Notre Dame Grads Offer LGBTQ Scholarship, Ask Students about Activism Experience
The two recipients of the new scholarship will receive $2,500 from GALA, but must "identify within the LGBTQ community," according to the scholarship application which can be downloaded from the GALA website.
New Club Seeks to Unite Students in Faith at Three Indiana Catholic Colleges
A new club created by students from Saint Mary’s College in Indiana is seeking to foster a Catholic “tri-campus friendship” by linking students at Saint Mary’s, the University of Notre Dame, and Holy Cross College through Catholic faith support and fellowship.
Faculty Concerns Mount for Notre Dame’s Catholic Curriculum
Several faculty members expressed their concern to the National Catholic Register that theology courses at Notre Dame would not be given priority during the review.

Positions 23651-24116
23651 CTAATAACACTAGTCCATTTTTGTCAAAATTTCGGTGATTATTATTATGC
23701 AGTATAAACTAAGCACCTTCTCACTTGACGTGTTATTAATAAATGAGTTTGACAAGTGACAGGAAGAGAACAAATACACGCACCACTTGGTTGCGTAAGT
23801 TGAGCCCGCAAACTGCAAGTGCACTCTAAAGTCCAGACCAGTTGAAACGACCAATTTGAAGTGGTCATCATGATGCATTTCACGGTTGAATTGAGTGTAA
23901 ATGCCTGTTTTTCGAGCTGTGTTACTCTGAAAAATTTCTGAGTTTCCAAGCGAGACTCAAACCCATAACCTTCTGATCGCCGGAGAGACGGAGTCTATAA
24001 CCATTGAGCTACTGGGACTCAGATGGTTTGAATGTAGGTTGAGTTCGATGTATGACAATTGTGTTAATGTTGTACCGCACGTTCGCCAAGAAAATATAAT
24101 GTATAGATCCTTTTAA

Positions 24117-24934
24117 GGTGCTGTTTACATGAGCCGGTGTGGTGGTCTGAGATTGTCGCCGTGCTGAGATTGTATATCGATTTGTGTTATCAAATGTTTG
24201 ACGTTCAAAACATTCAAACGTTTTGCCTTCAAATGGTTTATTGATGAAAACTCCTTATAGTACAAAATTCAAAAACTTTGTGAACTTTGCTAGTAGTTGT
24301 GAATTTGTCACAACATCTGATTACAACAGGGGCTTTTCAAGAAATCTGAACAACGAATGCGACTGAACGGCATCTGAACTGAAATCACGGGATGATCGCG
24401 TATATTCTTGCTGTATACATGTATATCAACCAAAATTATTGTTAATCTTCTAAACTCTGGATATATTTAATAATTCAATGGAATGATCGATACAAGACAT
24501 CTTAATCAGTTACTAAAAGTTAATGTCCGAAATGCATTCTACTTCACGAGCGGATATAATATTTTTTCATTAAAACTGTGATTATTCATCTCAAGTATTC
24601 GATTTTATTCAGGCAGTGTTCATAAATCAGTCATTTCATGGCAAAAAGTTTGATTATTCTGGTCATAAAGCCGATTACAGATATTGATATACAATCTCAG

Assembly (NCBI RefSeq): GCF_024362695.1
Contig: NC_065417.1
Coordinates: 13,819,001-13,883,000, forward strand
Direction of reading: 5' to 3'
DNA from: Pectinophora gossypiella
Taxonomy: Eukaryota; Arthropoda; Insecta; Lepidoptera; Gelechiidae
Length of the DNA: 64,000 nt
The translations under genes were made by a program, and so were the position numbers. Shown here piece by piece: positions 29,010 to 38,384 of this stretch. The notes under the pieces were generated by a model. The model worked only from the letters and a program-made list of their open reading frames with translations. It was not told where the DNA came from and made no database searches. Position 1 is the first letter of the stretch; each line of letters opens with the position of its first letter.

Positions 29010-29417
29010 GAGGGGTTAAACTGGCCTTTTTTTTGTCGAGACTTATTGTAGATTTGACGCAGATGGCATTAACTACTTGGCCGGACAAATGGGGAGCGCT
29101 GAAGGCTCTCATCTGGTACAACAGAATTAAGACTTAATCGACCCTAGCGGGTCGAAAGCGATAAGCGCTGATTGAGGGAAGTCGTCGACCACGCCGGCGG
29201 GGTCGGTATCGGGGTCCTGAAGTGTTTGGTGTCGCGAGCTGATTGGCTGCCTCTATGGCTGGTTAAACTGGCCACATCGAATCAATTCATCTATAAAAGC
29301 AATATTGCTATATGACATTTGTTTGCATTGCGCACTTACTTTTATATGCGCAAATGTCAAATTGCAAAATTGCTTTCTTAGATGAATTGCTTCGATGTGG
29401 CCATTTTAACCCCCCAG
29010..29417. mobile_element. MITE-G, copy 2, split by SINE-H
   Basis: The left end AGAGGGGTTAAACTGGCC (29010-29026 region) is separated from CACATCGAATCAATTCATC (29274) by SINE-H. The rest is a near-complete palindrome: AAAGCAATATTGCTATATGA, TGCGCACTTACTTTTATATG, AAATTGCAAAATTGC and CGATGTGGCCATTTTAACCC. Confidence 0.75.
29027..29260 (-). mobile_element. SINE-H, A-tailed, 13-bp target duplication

Notre Dame Students Attend 2015 March for Life
Approximately 700 students, faculty, staff, and alumni from the University of Notre Dame are participating in the 42nd annual March for Life in Washington, D.C., today, according to a University news release.
Notre Dame Should Have Canceled ‘White Privilege’ Course, Says Prominent Alumnus
The University of Notre Dame’s spring semester course preparing students for a “white privilege conference”—which features speakers opposed to Church teaching—should have been called off, said William Dempsey, chairman of the Sycamore Trust.
Thanks to Notre Dame, Mario Cuomo’s Speech Became ‘Holy Writ’ for Pro-Choice Catholics